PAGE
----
Dutch colleges apply stricter enrollment requirements against student visa abuse
Dutch universities of applied sciences will apply stricter enrollment requirements for students from outside the European Union to fight the abuse of student visas, NRC reports. According to the newspaper, the universities have “strong indications” that international students enroll to get a student visa, then disappear from their studies to live in the Netherlands undocumented.
Several universities of applied sciences told NRC that they struggle with these “disappearing students.” The Immigration and Naturalization Service (IND) is investigating because it suspects students are dropping out early to live undocumented in the Netherlands. It also examines how higher education institutions can “assess whether a student meets the conditions under immigration law.”
The Association of Universities of Applied Sciences suspects that people smugglers are involved, and they shop between different institutions. “It seems like they are looking for weaknesses in the system. Then one school receives 50 almost identical registrations from a certain country. The next time, they try a different program,” a spokesperson said to NRC.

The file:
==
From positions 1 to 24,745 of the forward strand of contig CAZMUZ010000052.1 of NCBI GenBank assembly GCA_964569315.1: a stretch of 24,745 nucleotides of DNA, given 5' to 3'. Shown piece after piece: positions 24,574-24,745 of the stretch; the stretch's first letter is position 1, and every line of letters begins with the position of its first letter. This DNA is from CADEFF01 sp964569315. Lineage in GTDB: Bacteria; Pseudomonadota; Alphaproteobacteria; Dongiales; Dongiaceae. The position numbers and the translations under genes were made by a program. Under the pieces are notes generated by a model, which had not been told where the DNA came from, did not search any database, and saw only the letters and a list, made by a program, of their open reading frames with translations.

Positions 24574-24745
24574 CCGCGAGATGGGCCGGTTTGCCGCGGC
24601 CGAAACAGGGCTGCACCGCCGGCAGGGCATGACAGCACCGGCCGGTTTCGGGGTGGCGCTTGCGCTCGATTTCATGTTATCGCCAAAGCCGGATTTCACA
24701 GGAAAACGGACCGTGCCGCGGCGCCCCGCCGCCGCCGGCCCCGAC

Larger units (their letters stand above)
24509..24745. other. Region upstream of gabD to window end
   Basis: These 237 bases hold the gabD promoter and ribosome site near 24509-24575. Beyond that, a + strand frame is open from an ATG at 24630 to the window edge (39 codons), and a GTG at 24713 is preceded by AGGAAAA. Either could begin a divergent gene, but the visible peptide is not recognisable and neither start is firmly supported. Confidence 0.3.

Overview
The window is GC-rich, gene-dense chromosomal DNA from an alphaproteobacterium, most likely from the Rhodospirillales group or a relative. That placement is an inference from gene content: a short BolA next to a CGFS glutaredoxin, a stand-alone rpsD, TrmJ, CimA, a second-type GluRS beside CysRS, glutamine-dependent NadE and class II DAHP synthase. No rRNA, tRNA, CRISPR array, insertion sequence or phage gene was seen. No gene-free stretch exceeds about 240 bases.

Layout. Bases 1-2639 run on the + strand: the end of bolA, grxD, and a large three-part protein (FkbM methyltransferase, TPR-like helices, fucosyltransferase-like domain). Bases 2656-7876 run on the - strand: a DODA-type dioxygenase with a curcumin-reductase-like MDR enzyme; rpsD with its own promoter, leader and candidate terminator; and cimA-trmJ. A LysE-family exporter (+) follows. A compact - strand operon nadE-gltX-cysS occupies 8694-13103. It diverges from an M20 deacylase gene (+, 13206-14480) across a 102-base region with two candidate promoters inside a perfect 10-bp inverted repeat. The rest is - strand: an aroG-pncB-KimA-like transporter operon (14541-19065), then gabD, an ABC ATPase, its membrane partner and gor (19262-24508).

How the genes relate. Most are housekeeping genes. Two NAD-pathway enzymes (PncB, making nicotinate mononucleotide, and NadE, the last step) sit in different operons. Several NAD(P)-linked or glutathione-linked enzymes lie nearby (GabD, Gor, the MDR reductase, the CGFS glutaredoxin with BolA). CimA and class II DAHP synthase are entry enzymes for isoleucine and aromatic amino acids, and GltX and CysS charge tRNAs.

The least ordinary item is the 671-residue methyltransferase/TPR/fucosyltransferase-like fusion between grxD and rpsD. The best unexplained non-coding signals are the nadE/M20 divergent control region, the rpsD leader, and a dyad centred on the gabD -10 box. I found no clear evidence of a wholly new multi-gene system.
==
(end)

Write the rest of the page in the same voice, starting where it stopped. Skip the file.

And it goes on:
The association is working on a guideline for the universities of applied sciences affiliated with it, consisting of extra checks and measures to prevent abuse of student visas. For example, students from non-EU countries could be required to transfer the full tuition fee before the academic year, prove that they can afford to stay in the Netherlands, or convince the institutions of their study plans via digital intake interviews.
The universities are working closely with the Ministry of Education on this to prevent discrimination and keep their institutions accessible.